In a bold move, five union stewards in Kaiser Permanente led a march on their director, armed with a petition demanding the addition of a charge nurse in the Med Surg Overflow unit, a comprehensive paper citing nine peer-reviewed articles supporting the necessity of a charge nurse to the unit, and several ADOs from exhausted nurses who have faced unsafe staffing levels and missed breaks because of this staffing issue.
The petition, signed by 118 nurses from all of Med Surg, reflects a nearly unanimous call for immediate action to alleviate the strain caused by the lack of safe staffing in the overflow unit. The stewards assert that the lack of a charge nurse has led to overburdened nurses, compromising patient care, and putting the well-being of both patients and staff at risk.
Backing their demand with a meticulously researched paper, the union stewards presented evidence that units with a designated charge nurse have a 30% increase in discharge efficiency, a 2.5-day reduction in the average length of stay for patients, a cost savings of up to 20% due to improved resource management, a staff satisfaction improvement of 35%, and a 25% improvement in bed utilization efficiency. Additionally, the information they researched suggested that appropriate nurse staffing lowered the probability of re-admission and was more cost effective for both the hospital and patients.
Geoffrey Nighswonger, Med Surg RN and OFNHP steward says that running the overflow unit without a charge nurse “comes at the expense of missed breaks, patient falls, staff injuries, rapid responses, and delays in patient care.” Further, he notes that “staff have been voicing their concern and frustration since it opened.”
Nighswonger’s comments are in alignment with the reports of the four ADOs that were also hand delivered by Med Surg RN steward and staffing committee rep Chelsea Bruenn. ADOs (Assignment Despite Objection) are forms that members can fill out if they believe something problematic has occurred with their assignment, such as being assigned to a situation that negatively affected patient care from short staffing. The ADOs, most as recent as December 2023, detail the hardships charge nurses must endure when covering their unit and the overflow unit; or worse, two units as well as overflow; or even more ridiculous, having only one charge nurse for Med Surg 2, 3, 4, and overflow (yes these have all happened).
Understandably, aggravation and frustration ‘overflow’ into these reports as well. They are palpable when reading additions to the ADOs like this: “A note to admin: we are working with the lives of patients and staff, your continued denial to staff MSOF with a charge nurse is putting both the patients and staff at risk. How many more people need to be injured due to your unwillingness to staff MSOF SAFELY before you put people over profits and staff MSOF with a charge nurse?”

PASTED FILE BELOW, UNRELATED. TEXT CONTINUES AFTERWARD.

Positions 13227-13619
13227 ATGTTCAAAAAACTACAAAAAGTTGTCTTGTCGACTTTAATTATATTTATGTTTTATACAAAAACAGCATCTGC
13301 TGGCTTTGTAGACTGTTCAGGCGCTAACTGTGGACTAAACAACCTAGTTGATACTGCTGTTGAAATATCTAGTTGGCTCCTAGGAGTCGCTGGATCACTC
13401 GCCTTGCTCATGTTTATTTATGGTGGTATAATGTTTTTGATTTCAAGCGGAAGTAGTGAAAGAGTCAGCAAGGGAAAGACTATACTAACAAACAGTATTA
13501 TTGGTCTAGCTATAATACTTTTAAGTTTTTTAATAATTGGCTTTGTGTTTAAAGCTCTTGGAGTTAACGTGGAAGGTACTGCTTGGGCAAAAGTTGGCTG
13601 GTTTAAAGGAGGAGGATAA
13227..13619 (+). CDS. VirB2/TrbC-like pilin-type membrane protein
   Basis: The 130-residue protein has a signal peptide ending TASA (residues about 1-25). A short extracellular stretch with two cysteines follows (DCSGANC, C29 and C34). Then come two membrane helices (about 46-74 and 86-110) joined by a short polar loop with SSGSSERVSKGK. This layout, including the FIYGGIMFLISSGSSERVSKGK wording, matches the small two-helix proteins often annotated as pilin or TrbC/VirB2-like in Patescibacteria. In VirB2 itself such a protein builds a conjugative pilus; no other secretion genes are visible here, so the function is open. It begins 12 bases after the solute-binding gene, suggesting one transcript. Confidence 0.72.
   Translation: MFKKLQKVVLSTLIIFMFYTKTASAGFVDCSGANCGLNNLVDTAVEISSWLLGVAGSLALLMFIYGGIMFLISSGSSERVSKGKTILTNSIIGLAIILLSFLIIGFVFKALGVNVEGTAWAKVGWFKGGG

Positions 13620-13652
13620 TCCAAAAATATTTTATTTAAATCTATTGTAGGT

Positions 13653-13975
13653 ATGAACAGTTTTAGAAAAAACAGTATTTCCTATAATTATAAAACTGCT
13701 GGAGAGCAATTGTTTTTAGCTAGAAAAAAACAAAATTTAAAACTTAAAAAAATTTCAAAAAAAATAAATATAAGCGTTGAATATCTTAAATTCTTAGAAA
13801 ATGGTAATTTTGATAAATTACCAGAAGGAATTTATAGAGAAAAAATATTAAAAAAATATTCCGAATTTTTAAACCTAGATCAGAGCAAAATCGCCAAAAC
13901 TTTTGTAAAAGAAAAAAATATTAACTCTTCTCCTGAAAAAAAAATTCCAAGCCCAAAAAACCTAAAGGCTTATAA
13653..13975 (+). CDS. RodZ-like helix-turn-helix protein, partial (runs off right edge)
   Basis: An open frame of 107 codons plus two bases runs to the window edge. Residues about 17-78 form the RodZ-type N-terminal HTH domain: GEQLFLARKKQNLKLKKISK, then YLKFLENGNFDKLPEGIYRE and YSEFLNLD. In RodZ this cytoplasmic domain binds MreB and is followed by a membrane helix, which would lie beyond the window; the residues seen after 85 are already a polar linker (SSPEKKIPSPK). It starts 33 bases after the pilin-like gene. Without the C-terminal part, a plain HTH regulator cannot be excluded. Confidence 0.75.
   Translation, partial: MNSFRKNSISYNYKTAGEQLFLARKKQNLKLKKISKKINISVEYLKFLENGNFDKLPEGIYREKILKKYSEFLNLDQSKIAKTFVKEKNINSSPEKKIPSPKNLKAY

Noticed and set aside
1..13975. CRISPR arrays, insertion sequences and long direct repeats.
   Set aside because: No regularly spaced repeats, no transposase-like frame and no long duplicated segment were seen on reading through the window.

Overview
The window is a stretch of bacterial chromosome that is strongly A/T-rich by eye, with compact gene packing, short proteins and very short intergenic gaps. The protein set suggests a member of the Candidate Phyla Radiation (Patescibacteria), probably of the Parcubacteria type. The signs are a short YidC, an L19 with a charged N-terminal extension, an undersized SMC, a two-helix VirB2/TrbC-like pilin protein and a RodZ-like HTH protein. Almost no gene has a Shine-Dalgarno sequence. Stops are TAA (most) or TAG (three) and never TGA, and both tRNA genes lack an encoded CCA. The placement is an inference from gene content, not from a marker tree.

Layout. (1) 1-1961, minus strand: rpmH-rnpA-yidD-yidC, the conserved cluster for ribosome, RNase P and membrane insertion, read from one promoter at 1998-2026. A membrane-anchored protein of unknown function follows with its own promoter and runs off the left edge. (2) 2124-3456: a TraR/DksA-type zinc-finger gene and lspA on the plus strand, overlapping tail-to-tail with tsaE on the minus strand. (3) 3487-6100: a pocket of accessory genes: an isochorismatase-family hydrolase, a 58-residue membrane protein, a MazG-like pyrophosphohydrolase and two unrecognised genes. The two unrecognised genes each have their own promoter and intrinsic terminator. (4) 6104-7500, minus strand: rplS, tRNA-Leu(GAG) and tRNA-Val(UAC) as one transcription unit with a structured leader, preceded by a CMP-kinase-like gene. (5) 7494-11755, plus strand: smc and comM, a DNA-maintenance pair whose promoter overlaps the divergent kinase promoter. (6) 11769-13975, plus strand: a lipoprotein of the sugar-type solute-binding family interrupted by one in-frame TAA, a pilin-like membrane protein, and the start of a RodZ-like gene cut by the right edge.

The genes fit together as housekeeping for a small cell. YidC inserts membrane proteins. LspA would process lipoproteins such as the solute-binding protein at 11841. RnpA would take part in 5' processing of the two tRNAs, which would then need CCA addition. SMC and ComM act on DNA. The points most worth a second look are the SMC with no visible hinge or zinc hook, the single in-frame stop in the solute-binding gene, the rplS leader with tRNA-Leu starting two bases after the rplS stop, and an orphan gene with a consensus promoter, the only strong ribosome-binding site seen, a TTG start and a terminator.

When asked about how it felt to take part in this impressive collective action, A.J. McFarland, float pool RN and OFNHP steward replied, “after months of being denied a dedicated charge nurse in Med Surg overflow through planning meetings and the grievance process, it felt amazing to show management that staff is united on safely staffing MSOF. The director seemed stunned when we handed him the petition and even stated “118, that’s a lot of signatures.” He asked to set up a meeting with us in the next week.”
Another Med Surg RN and OFNHP Steward who delivered the petition is Ashley Larson. She noted that “handing it over made me feel proud of our Med Surg steward group. I’ve been feeling so frustrated, and feeling like things keep getting more awful and more unsafe. I think we all felt nervous making a stand, but in the end, we are willing to do that to fight for ourselves and fight for our patients.”
McFarland echoed the sentiments saying, “I am very proud of this group of stewards. We are dedicated to creating a safe environment for both patients and staff, and we con’t compromise our standards.”
Collective actions like this demonstrate the power of solidarity. Five stewards together have quite a voice; 118 nurses is a force to be reckoned with. Nighswonger hit that nail on the head by stating “there is power in numbers and even if our leadership doesn’t want it, we will be heard.”
The MSOF has been a cash-cow for KWMC, meaning it makes a ton of money for the organization. They continually run staff short to ensure its profitability. That deicision has resulted in many workers being unable to take their breaks, increases in patient falls, staff injuries, rapid responses, and delays in patient care. Staff have been voicing their concern and frustration since it opened. The “OH s$&@” look on the face of the director was everything, as we handed him the petition signed by nearly all of his nursing staff in the arena, ADOs from MSOF, and peer reviewed articles supporting appropriate staffing in MSOF. There is power in numbers and even if our leadership doesn’t want it, we will be heard.